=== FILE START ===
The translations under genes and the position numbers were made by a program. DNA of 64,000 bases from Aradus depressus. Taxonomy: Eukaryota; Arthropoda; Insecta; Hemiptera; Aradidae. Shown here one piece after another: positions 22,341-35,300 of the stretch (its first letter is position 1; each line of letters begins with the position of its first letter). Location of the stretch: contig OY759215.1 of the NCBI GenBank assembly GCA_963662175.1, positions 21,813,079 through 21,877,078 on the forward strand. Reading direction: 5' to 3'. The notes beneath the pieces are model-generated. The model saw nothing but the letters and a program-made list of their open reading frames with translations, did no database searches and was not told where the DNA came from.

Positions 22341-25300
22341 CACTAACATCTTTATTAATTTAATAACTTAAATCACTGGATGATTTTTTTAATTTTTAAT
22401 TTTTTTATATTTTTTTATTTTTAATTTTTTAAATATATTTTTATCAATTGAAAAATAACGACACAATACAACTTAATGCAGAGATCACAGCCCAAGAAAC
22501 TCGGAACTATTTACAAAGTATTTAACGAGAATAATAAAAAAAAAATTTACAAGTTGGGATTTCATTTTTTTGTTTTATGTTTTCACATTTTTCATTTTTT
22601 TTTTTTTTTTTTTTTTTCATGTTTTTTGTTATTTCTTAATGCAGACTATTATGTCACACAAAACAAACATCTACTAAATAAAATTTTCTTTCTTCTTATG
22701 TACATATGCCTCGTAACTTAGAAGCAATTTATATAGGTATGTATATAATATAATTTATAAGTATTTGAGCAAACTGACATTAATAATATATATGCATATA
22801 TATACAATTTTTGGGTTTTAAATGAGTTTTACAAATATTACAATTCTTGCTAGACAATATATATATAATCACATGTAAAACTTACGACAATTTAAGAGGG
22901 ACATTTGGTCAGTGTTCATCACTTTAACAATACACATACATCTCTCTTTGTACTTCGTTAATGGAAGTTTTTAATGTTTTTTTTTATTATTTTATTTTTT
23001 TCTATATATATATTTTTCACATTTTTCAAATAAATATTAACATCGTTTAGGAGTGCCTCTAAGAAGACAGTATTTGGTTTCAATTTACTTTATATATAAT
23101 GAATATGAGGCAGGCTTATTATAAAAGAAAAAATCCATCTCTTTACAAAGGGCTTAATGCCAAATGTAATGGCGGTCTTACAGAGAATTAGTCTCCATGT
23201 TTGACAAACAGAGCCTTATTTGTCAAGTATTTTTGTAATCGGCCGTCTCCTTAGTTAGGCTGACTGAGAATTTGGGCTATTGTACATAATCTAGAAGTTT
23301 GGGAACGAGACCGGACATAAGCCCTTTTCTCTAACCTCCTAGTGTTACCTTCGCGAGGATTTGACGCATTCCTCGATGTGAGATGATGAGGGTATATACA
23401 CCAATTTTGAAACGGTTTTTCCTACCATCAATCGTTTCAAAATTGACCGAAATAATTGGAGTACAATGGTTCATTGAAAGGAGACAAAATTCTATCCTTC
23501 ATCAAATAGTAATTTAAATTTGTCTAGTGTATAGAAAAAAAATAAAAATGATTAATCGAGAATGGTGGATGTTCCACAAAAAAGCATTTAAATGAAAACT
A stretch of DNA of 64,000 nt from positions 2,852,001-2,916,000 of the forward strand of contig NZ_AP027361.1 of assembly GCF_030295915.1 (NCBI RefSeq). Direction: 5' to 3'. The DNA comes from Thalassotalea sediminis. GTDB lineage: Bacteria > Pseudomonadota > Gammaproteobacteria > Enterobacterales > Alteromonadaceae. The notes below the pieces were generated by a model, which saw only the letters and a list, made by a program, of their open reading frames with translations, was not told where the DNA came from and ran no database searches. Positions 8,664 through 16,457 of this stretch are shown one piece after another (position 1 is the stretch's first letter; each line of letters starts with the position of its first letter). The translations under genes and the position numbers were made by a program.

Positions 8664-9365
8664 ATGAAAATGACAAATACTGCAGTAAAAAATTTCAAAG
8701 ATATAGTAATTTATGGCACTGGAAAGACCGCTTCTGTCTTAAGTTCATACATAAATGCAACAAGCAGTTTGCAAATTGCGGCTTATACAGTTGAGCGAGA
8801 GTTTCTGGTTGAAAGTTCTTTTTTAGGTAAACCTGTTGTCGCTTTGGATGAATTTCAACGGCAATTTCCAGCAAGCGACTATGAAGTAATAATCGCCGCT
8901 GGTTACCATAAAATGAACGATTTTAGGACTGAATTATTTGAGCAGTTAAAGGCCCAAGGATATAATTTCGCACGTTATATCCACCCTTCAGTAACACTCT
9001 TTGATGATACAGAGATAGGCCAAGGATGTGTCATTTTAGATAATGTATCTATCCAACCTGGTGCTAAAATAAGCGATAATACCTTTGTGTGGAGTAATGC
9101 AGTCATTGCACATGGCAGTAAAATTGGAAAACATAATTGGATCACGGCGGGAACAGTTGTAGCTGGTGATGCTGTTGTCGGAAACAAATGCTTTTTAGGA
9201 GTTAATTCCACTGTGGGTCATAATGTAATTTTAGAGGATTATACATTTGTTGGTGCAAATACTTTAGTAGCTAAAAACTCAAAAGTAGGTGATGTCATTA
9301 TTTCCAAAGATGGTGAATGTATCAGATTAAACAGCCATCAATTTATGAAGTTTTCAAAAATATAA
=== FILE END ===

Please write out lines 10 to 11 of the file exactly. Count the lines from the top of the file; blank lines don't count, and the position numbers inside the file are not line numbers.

23001 TCTATATATATATTTTTCACATTTTTCAAATAAATATTAACATCGTTTAGGAGTGCCTCTAAGAAGACAGTATTTGGTTTCAATTTACTTTATATATAAT
23101 GAATATGAGGCAGGCTTATTATAAAAGAAAAAATCCATCTCTTTACAAAGGGCTTAATGCCAAATGTAATGGCGGTCTTACAGAGAATTAGTCTCCATGT